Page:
Artist James Turrell in front of his Roden Crater Project at sunset in October, 2001. (Photo courtesy Florian Holzherr/Los Angeles County Museum of Art )

MAIN STREET — The Landmarks Commission will consider preserving the former studio of a world-renowned visual artist on Monday night.

James Turrell, whose work was featured in a large Los Angeles County Museum of Art retrospective earlier this year, developed some of his first light projections – for which he is now known – at the brick building on Main and Hill streets in the Ocean Park neighborhood. Today, the brick building features a Starbucks.

Built in 1913, the Mendota Block building, as it is now called, was constructed as a mixed-use commercial building with shops on the lower floors and a long-term hotel and apartment on the upper floor.

“The tenants over the years included short-term vacationers and long-term blue and white collar workers as well as retirees and widows,” according to a report from a city consultant.

A pharmacy operated out of the lower floor until the mid-1950s. Another storefront saw businesses come and go including “a spring water business, dry goods shop, a canvas shop, and for a short time a reading room called the Townsend Club #2,” the report said.

“Following World War II,” the report said, “the area began to change and the redevelopment of Ocean Park between 1957 and 1964 involved the removal of many small hotels, flophouses, apartment buildings, stores, and other structures.”

By the late 1950s and early 1960s the commercial spaces were vacant with some tenants still living upstairs.

Turrell bought the space in 1966, living on the second floor and turning the ground floor into his studio and exhibit space.

Today, Turrell is known for his international exhibitions and his ongoing work on a crater in the Arizona desert.

He lived in the Main Street space, which he dubbed the “Mendota Hotel,” until 1974 when he moved to Arizona.

It was in the “Mendota Hotel” that he developed some of his first significant light projections, which were called the “Mendota Stoppages.”

“By covering the windows of his studio spaces and only allowing prescribed amounts of light in from outside to come through the openings he created his first light projection art pieces there,” the consultant’s report explained.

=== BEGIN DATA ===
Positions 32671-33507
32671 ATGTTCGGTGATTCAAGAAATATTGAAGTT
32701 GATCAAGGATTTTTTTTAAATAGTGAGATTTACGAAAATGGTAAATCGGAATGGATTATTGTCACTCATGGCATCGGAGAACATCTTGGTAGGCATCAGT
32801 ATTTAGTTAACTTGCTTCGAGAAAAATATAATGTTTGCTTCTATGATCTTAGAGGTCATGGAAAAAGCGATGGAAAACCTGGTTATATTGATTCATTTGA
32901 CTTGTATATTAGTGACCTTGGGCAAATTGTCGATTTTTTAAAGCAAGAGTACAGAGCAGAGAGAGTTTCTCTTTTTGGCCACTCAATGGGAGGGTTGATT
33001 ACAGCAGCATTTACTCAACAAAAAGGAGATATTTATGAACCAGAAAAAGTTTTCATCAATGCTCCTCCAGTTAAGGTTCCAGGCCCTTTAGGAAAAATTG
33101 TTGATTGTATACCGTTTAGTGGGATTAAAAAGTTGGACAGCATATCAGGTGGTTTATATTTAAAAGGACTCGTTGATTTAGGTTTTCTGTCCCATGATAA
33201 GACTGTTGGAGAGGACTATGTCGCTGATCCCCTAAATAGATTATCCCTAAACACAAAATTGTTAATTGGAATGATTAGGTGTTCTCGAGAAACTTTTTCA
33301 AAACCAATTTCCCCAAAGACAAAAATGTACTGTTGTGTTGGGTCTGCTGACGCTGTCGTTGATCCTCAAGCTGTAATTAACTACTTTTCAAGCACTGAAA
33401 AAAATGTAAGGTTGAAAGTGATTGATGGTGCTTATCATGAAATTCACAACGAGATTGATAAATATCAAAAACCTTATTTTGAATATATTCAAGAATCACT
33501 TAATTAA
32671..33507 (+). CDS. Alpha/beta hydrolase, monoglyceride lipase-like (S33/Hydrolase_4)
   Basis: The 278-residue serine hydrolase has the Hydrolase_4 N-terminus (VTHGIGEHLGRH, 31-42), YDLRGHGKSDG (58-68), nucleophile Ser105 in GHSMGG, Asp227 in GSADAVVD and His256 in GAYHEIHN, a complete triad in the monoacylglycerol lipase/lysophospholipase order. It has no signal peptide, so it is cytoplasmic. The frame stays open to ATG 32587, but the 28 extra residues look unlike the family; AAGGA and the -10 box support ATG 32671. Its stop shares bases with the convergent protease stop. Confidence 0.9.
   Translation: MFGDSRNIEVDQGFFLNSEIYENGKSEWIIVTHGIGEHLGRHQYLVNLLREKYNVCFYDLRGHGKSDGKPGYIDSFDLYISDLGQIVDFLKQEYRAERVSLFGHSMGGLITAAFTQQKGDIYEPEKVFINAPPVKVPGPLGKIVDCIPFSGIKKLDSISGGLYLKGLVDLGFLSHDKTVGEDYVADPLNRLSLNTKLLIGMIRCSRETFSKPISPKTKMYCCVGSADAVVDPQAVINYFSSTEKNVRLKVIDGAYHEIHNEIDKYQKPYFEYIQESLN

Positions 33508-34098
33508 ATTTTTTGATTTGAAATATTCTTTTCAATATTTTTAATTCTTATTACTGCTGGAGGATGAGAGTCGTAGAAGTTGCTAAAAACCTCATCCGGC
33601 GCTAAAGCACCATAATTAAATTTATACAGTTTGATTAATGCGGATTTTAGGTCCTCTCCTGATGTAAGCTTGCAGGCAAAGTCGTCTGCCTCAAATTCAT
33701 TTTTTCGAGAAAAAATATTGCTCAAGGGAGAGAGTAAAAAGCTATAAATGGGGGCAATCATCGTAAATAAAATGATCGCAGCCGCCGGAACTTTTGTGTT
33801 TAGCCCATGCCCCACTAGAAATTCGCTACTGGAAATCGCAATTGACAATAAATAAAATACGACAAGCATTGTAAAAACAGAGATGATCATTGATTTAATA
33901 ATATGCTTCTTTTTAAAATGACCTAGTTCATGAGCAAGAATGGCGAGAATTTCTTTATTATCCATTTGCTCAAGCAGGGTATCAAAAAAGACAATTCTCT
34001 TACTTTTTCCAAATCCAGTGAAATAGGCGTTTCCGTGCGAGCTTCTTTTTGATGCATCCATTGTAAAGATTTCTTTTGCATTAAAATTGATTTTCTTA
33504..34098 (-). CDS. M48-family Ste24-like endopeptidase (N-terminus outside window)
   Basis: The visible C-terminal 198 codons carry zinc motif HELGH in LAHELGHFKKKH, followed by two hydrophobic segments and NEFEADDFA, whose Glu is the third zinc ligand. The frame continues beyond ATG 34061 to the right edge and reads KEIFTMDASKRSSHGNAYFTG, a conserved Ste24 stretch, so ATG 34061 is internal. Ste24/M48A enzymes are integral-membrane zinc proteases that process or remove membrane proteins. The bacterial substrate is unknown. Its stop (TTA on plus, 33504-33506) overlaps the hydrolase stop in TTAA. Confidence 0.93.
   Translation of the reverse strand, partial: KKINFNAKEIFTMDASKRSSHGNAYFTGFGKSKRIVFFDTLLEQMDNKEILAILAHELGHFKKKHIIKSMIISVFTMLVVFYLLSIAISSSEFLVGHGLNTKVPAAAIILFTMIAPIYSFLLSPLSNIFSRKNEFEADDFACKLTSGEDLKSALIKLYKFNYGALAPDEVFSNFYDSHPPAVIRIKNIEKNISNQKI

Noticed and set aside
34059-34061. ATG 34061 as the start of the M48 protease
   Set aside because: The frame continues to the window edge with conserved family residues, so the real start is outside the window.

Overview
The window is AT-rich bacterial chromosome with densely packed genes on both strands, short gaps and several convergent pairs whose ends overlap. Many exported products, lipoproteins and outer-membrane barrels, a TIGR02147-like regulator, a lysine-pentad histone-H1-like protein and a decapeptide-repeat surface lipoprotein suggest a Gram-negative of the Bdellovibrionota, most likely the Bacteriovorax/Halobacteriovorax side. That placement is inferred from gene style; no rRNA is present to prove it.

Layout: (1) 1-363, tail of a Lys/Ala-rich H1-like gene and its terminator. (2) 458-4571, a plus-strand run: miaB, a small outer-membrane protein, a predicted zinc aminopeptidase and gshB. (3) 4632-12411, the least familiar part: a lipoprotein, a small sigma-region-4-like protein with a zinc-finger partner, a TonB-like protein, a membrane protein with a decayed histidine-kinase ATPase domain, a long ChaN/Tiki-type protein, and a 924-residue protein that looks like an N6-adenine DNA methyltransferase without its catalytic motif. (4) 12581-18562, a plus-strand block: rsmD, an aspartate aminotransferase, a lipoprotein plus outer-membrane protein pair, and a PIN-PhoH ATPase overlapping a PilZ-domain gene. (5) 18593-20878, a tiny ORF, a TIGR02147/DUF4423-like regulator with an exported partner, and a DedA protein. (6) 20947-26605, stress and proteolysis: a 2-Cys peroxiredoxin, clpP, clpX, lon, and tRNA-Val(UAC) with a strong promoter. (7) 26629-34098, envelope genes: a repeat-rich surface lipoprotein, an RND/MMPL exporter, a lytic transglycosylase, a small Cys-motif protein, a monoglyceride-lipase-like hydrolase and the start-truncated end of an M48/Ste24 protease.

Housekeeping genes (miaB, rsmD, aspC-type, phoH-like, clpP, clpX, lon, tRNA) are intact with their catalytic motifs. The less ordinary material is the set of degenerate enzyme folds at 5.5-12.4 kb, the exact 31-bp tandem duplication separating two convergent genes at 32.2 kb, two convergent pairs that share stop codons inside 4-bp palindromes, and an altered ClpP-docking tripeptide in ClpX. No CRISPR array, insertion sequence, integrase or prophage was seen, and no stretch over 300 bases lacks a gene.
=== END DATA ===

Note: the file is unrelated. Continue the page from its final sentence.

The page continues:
These “Mendota Stoppages” projects were Turrell’s first attempt at connecting inside and outside spaces, the report said.

They “were conceptualized in terms of one space ‘sensing’ the light quality present in another,” the report said. “They were part installation and part performance piece (in a sense they were performed by the light in the environment), and they involved the incorporation of his entire studio into the art.”

For this reason, the artwork was very site-specific, raising the historical value of the already aesthetically-notable space. There have been some alterations to the building over the years, including the addition of awnings, the remodeling of interiors, and the relocation of a side door.

“The Mendota Block building despite the alterations along the ground floor level of the structure is a very good and prominent example of an early vernacular commercial style property with classical influences,” city officials said in a report to the commission. “The subject property retains the majority of its primary character-defining features on the exterior is only one of a handful of extant examples of early commercial architecture in the immediate area and community at-large.”

The commission will consider the property on Monday.

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